Shelagh Fogarty is Leading Britain's Conversation.
5 June 2017, 12:19
Ex-firearms officer gives insight into problems the force faces.
A former firearms officers explains gives an honest explanation of the problems the police are facing and why it won't be easy to fix.
A serving policeman called James O’Brien to give an honest assessment of the problems police face and the difficulty of de-politicising it.
Theresa May, who was Home Secretary between 2010 and 2016, has come in for heavy criticism in the wake of recent terror attacks for presiding over a 20,000 cut in police numbers and a reduction of 1,300 firearms officers.
Those who have raised the criticism have been accused of trying to make political capital out of tragedy.
John is a current serving officer and former firearms officer. He gave his informed view of the situation.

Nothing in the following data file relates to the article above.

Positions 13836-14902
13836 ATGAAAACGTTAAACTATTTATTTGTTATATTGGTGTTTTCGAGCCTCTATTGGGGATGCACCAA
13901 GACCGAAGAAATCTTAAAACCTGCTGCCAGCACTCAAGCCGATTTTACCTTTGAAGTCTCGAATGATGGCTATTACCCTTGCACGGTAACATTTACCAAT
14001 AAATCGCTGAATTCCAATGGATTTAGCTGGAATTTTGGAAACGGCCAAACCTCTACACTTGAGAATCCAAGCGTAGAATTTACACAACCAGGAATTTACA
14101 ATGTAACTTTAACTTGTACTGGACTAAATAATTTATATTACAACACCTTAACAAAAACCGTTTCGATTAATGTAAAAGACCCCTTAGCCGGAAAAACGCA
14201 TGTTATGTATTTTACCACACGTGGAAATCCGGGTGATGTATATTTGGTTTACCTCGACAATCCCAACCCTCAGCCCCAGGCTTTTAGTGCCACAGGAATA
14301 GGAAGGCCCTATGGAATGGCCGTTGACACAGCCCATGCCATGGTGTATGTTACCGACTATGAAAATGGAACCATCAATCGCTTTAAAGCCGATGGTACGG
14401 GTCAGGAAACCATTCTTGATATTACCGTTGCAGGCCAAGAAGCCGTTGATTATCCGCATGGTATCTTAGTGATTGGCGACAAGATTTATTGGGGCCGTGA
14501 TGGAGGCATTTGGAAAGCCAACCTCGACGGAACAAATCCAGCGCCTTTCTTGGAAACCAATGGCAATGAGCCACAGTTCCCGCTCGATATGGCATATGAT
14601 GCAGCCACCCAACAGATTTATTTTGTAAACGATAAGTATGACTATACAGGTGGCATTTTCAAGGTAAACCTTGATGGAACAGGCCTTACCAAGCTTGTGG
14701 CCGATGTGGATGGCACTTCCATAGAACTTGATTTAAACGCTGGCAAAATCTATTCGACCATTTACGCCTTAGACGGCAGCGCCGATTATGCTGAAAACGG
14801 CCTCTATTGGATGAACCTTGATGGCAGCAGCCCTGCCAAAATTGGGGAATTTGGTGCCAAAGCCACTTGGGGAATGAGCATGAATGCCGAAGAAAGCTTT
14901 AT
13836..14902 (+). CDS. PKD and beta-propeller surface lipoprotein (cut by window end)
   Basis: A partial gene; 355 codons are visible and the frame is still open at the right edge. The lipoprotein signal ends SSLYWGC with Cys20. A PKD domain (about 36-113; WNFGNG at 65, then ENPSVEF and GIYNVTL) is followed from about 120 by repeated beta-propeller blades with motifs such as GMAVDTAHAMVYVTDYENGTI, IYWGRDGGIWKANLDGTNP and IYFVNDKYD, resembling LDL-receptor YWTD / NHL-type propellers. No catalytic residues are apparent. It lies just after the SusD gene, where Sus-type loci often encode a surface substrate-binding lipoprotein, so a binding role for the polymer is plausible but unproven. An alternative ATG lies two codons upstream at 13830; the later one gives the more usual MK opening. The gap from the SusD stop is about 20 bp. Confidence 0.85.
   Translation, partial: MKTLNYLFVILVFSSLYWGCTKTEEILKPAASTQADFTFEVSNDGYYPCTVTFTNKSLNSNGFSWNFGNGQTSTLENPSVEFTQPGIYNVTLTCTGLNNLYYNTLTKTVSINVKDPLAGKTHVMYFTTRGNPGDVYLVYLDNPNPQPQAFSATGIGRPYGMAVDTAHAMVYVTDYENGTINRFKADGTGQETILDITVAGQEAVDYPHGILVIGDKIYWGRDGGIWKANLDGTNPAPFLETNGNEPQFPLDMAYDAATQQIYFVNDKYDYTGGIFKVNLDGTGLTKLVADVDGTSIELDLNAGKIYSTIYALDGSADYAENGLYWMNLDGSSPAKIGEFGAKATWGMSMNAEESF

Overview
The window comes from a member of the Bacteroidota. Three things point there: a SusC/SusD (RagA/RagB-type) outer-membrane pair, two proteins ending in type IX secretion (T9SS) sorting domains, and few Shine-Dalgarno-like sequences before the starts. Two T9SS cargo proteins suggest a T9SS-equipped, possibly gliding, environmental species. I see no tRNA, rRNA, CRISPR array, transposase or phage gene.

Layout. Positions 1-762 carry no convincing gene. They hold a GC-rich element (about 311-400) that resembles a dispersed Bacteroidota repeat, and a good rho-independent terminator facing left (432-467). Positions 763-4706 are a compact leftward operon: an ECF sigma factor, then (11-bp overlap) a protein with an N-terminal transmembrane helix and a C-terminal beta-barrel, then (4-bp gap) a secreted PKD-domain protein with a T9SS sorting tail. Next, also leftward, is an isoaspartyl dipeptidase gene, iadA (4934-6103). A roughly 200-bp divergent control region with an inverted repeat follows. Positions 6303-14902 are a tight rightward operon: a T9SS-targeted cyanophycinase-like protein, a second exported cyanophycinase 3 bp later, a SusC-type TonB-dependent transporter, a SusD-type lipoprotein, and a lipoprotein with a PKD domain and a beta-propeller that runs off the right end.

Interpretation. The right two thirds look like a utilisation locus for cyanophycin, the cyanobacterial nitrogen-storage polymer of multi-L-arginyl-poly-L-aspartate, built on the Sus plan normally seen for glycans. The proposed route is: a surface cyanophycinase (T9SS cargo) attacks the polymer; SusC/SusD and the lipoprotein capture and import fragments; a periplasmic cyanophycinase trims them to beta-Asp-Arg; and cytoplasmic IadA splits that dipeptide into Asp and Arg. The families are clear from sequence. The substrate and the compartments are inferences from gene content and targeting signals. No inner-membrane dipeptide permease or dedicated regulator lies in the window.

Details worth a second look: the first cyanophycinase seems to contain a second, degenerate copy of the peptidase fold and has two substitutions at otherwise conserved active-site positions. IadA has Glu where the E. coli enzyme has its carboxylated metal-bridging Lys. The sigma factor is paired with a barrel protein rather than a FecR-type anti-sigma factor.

“I don’t know if the cuts in police have effected more of these attacks going on. I can understand it from a local policing side of things, because you need people gathering evidence and working with communities.
“But people using this as a political tool to get more votes, I don’t agree with.”
He said a big problem is a lack of honesty from across the political spectrum.
“Just be honest. Say ‘we’re actively trying to recruit officers and this is the problem with trying to recruit more firearm officers.’ But they don’t, do they.”
He proposed one idea to increase the number of firearms officers in the short term.
“There are people like myself, who are now doing different roles who have done a firearms course that they could utilise by saying ‘right, lets get you on a course, maybe a 2 week course, to get you back up to speed’. Then we could be used if the worst was to happen. That’s not been mentioned anywhere.”
John praised the response of firearm officers on Saturday, but warned “it would not always be like that.”
James said that if that is the case, then to him it looked like there was a clear link between cuts and safety.
“It’s so difficult,” John said.
“And that’s the sound of someone being honest,” James said “Whereas a politician kind of has to pretend it isn’t.”